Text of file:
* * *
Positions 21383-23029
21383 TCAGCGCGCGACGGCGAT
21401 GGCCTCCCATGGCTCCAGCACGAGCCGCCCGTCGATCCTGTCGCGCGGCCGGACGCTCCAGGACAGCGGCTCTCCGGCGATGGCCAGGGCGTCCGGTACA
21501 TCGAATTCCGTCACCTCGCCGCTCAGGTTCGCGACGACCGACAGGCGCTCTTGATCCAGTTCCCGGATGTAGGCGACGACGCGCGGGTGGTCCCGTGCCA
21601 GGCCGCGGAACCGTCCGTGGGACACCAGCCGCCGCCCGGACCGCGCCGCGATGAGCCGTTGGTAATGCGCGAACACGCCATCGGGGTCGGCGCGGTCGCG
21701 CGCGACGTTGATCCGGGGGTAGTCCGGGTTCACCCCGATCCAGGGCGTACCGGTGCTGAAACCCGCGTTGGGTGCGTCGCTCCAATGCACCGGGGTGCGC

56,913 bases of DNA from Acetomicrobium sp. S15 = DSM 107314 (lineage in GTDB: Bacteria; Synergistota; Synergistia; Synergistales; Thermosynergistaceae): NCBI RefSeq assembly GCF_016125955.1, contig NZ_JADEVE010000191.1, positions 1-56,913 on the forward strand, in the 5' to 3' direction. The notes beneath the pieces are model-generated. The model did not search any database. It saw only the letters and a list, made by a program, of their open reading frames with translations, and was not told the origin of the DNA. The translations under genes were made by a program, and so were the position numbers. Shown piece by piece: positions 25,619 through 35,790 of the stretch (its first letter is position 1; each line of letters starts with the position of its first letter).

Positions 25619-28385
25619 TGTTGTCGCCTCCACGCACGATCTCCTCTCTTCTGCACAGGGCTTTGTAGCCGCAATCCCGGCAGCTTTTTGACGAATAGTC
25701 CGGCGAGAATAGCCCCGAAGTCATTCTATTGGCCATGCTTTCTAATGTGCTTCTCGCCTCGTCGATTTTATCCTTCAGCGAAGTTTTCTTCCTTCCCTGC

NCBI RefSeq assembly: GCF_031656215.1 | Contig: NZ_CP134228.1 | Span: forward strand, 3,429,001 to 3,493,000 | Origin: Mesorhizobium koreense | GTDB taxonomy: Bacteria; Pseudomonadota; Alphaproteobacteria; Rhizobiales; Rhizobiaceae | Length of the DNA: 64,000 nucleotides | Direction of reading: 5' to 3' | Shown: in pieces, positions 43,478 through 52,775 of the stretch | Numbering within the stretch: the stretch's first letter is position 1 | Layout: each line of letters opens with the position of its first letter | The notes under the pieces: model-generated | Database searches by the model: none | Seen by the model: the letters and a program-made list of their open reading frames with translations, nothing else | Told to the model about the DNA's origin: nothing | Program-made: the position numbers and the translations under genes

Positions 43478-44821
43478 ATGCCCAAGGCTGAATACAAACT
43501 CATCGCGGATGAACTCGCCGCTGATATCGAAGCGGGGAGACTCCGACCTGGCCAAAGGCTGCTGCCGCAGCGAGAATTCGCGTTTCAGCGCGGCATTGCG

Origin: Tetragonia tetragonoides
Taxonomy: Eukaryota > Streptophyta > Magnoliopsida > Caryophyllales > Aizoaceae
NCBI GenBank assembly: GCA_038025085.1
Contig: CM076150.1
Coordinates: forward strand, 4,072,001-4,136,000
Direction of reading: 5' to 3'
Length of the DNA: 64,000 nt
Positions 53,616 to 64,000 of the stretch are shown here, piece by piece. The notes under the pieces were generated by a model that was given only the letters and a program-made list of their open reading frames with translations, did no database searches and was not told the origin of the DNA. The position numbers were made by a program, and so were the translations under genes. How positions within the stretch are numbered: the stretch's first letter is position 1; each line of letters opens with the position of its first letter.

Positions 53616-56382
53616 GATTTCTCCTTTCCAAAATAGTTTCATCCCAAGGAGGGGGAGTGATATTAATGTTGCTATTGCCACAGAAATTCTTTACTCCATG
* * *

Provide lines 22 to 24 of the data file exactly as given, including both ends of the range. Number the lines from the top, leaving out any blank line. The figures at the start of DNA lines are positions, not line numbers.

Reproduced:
Positions 53,616 to 64,000 of the stretch are shown here, piece by piece. The notes under the pieces were generated by a model that was given only the letters and a program-made list of their open reading frames with translations, did no database searches and was not told the origin of the DNA. The position numbers were made by a program, and so were the translations under genes. How positions within the stretch are numbered: the stretch's first letter is position 1; each line of letters opens with the position of its first letter.

Positions 53616-56382
53616 GATTTCTCCTTTCCAAAATAGTTTCATCCCAAGGAGGGGGAGTGATATTAATGTTGCTATTGCCACAGAAATTCTTTACTCCATG